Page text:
Supply chain disruptions and rising demand have made fulfillment much more difficult for big box stores. Now, some retailers are turning to microfulfillment to get products to customers. This new fulfillment strategy brings fulfillment work and infrastructure closer to retail locations.
While microfulfillment can require significant changes to in-store layout or big investments in new fulfillment centers, it could become necessary if supply chain shortages continue to linger.
What Is Microfulfillment?
Most fulfillment strategies are centralized, meaning large fulfillment hubs receive online orders, pack them, and ship them directly to customers or local stores for pickup. These fulfillment centers may be states away from the customer or store.
Recently, businesses have been forced to expand their fulfillment capacities in response to the pandemic and changing consumer needs. In addition to buying more, customers are also buying differently – often shopping online and taking advantage of fulfillment options like in-store pickup.
Instead of expanding centralized fulfillment centers, some businesses are adopting a microfulfillment strategy – distributing fulfillment and, in some cases, integrating it directly in stores.
The strategy allows businesses to take advantage of warehouse-based logistics, which often leverages automation and other technologies to maximize efficiency while bringing logistics closer to customers. In practice, the benefits of microfulfillment include faster delivery times and lower last-mile-delivery costs.
A distributed fulfillment system can also simplify reverse logistics for both customers and businesses. Managing reverse logistics can be difficult, especially during peak season, but local fulfillment centers provide customers and businesses with more options for handling the return of items.
The company may operate its microfulfillment operations directly or work with a provider of third-party logistics (3PL) that can manage its fulfillment centers.
How Do Businesses Use Microfullfilment?
There are two broad approaches to microfulfillment: the in-store model and the hub-and-spoke model.
In-store microfulfillment renovates stores to dedicate some amount of floor space to an in-house logistics center. This center will process local online orders and in-store pickup orders while also providing logistics support to the store.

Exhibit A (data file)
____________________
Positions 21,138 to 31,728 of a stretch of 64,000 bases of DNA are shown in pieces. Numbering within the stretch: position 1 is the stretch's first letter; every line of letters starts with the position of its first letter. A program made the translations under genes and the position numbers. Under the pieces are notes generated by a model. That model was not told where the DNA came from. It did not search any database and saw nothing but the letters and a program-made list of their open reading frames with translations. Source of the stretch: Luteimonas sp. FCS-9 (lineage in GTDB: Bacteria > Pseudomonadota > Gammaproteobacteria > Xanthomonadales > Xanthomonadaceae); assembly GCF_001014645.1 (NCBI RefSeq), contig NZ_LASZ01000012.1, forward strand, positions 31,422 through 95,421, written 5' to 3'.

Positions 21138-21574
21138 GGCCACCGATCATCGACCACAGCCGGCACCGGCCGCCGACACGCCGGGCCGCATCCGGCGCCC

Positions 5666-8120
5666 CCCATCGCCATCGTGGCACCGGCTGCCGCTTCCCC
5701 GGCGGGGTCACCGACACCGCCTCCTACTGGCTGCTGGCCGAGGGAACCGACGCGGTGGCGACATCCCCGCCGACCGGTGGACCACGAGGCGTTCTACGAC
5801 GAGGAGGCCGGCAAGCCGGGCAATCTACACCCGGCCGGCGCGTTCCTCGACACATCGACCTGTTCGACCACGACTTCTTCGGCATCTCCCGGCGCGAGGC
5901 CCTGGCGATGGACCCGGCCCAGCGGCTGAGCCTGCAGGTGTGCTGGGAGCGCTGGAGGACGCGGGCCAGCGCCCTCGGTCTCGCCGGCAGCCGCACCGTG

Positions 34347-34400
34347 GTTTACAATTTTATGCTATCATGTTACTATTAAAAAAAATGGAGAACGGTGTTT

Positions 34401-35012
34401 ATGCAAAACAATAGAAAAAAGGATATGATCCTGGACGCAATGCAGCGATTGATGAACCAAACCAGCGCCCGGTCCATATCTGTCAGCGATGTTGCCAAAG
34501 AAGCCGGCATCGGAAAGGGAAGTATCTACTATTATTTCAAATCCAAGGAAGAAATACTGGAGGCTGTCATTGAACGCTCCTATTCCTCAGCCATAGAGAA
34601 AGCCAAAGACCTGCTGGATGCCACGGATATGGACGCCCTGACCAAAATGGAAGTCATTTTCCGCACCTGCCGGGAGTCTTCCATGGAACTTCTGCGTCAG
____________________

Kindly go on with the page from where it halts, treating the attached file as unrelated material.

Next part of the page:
With the hub-and-spoke model, businesses create local distribution centers or “dark stores” not accessible by consumers. These are smaller logistics centers that serve a region or area.
Which Stores Are Using Microfullfilment?
Many major retailers are experimenting with microfulfillment in one form or another. In particular, businesses in industries that had to expand their e-commerce offerings to stay competitive in 2020 and 2021 – like big-box and fashion retailers – are prioritizing microfulfillment.
Target, for example, began experimenting with a “sortation center model” in 2021 to support its strategy of in-store fulfillment. The company’s sortation centers provide support to local stores and handle last-mile delivery for the area.
This combination strategy, which utilizes both an in-store and hub-and-spoke approach to microfulfillment, allows the business to support in-store pickup and streamline online delivery operations.
Walmart also announced plans to greatly expand its fulfillment strategy in 2021 by building microfulfillment centers equipped with automation technology. Experts believe the strategy could help Walmart significantly reduce the cost of last-mile delivery, which often accounts for between 27-30% of a retailer’s total logistics costs.
Amazon has greatly expanded its fulfillment strategy by investing heavily in local fulfillment strategies that bring warehouse logistics closer to customers.
Smaller Retailers Primarily Rely on Out-of-Store Microfullfilment Strategies
Smaller retailers, if they are adopting the microfulfillment model, don’t usually have the store space to practice in-store microfulfillment. Instead, they may work with one of a growing number of 3PL companies that offer microfulfillment services.
These companies manage fulfillment centers that are close to major retail locations, providing many essential fulfillment services for the retailers they work with.
Smaller retailers still recovering from the pandemic are the most likely to work with these brands. The fashion industry, for example, was hit extremely hard by the beginning of the pandemic.
Most fashion retailers can’t afford to practice in-store microfulfillment, but they may be able to benefit from a hub-and-spoke approach, either directly owned by the store or powered by 3PL.
These microfulfillment hubs allow businesses to take advantage of cutting-edge warehouse technology. Gap, Inc. and American Eagle Outfitters, for example, are both investing in warehouse robotics that will allow them to streamline warehouse and fulfillment operations for online orders.
The robots are built primarily to handle picking and packing. As most warehouses face a significant labor shortage, the technology could help these companies – and other large fashion retailers – improve logistics efficiency and navigate the ongoing shortage.
Will More Stores Adopt Store-Based Fulfillment?
The supply chain disruptions that have plagued retailers for the past few years are likely to continue. While experts think many shortages will begin to resolve themselves this year, retailers may not see a return to normal until well into the future.
Microfulfillment helps retailers distribute their logistics operations and simplify last-mile delivery. The approach can help businesses save money and reduce delivery times. It may also allow businesses to take full advantage of cutting-edge warehouse technology, like picking and packing robots.